Archive for the ‘Television Producers’ Category

International TV Executive Donald Taffner, Sr. dies at 80

Tuesday, September 6th, 2011

We’re sad to report the passing of Donald Taffner, Sr., who died early this morning. Don founded DLT Entertainment in 1963 — specializing in international television distribution. DLT was responsible for bringing Three’s Company (adapted from Man About the House), Too Close for Comfort (adapted from Keep it in the Family), and The Benny Hill Show to American audiences. DLT Entertainment continues to be engaged in television distribution and production worldwide. The Archive of American Television, in association with BAFTA, interviewed Mr. Taffner in 2008. Here are some excerpts from the interview:

On starting his own production and distribution company

At that time, there were also people from Australia — [Jim Oswin] and a fellow named [Len Major], who ended up over here, representing, in America, the Seven Network in Australia.  And Len went back to open up a third network, which was then called the O Ten Network, and he asked me to represent them in the States.  So  uh, I made the judgment that if I’m going to go on my own, now is the time to do it because I don’t have to make the amount of money that I would be making 10 years later somewhere else.  It would be relatively easy for me to do it now.  So I got representation of that. I started my own company, representing originally broadcasters from overseas to buy their shows — to buy American shows for them.  I had a group of stations in Canada and the network in Australia.  And that’s how it started.  Gradually, as the business grew and the broadcasters in America or the distributors in America had offices overseas, they didn’t need somebody that way.  So I then switched and sold shows from overseas in the American market.  And that’s how the business grew.  The first show that I sold was  getting an animation studio in Australia to do work for King Features, and we did some of the Beatles’ cartoons, and we did “Crazy Cat” and “Barney Google.”  They did the scripts here.  And then there was “Skippy the Bush Kangaroo,” which we sold to Kellogg and then Skippy peanut butter.  It’’s always fun to sell shows –  there, my speech was, “Think of Lassie, except that the pet is a kangaroo.”  And we sold it to Kelloggs and then we sold it to Skippy on a market-by-market basis.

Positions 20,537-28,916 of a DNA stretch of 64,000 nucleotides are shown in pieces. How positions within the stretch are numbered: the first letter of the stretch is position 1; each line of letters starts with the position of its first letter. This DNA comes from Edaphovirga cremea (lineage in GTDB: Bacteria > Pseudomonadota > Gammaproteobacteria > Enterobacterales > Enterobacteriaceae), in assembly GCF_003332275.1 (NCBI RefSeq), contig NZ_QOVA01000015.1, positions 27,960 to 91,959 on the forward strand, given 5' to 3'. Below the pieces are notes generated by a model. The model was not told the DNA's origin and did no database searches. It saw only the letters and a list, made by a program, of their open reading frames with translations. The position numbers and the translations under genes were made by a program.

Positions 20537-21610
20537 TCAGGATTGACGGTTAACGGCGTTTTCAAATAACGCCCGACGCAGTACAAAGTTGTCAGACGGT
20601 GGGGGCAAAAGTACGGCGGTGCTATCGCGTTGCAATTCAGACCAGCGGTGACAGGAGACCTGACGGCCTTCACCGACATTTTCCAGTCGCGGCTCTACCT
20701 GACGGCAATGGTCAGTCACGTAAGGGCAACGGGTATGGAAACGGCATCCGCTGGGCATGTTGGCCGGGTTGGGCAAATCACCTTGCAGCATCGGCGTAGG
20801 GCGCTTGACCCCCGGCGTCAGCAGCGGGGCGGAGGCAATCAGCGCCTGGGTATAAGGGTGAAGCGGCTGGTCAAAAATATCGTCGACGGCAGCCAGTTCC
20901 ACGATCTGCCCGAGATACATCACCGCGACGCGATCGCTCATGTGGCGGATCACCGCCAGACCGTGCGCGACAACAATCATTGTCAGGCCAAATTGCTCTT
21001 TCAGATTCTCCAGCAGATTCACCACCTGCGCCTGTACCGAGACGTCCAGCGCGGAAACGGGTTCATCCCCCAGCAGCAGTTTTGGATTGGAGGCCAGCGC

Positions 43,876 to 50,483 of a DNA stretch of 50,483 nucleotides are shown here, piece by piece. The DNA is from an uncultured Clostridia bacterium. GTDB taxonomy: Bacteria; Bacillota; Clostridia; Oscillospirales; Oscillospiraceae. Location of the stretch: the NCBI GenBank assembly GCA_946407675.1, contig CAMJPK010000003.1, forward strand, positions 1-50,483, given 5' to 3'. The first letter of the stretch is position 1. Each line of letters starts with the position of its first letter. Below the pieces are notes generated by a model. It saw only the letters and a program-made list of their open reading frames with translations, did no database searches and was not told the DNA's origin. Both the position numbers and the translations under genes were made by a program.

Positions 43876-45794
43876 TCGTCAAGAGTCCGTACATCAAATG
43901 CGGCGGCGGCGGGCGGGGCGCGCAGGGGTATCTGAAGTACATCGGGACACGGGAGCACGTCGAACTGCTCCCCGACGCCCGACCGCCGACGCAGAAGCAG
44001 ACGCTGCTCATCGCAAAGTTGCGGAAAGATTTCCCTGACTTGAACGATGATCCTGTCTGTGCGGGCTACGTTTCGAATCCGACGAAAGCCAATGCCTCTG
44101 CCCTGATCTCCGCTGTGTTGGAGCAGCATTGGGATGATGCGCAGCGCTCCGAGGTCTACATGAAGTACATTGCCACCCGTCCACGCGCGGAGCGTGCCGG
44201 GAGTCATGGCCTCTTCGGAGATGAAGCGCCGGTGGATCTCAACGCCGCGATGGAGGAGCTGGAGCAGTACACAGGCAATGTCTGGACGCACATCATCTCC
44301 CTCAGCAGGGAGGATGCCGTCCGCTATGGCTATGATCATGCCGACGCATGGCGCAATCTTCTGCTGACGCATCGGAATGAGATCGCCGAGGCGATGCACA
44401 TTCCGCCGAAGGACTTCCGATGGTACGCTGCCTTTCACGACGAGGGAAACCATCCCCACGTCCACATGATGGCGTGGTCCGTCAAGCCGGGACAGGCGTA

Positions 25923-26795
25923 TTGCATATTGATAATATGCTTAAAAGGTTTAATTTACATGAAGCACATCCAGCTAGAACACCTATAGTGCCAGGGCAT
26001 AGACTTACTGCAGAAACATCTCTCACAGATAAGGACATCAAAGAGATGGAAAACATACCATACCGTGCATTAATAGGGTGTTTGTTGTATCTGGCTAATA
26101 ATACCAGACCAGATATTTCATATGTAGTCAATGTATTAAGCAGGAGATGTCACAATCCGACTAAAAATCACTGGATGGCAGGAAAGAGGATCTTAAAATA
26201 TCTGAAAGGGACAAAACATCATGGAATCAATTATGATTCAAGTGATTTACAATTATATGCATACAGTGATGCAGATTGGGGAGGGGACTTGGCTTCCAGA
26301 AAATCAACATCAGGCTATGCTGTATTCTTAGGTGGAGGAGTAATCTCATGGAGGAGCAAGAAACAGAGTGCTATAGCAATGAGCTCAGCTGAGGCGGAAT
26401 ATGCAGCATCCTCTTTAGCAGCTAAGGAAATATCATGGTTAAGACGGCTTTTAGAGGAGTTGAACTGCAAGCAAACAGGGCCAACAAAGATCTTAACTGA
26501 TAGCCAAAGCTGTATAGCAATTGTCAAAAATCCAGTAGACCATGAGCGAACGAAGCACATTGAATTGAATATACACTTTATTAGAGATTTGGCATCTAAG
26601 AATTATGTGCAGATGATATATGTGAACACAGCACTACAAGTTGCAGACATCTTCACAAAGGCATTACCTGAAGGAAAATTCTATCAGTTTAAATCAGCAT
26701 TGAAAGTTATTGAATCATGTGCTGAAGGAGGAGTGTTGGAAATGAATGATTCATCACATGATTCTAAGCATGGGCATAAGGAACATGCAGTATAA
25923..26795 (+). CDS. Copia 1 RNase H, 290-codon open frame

On the business aspects of owning a show outright (video clip)

As far as television production was concerned, the way I did that was I find the properties, put them together, help get it started, let the creative elements work on the properties, and when they were finished with it, sell the properties so that we get the maximum out of all of it.  But leave the creative people, more or less , to do it themselves.  There were a lot of gambles in that originally with “Three’s Company” when I came to Thames and told them we’re not going to sell the format, we’re going to produce the format.  But that means we were going to be responsible for overages if that happened.  I had some luck in that Thames Television said, “Oh, we’re not going to do that.  We’re not going to be responsible for it.”  So since I didn’t have any dollars, I don’t know why I said this, but, “Oh, I’ll be responsible for it.”   I didn’t know how the hell I was going to get it, but I said I’ll be responsible for it.  And that’s how I got more or less involved with the total control and the bigger piece of the action from everybody else in the show.  By being responsible for it in the beginning.  The theory behind that was if I go to the network and say, “Here’s the rights,” I end up with 2%.  If I go to the network and say, “Here’s the television show,” I have ownership, and that I don’t have to give up all but 98% to be in a position.  So I ended up in a very good position between the producers on the west coast and the network controlling the show — controlling the rights.

On his approach to negotiating a deal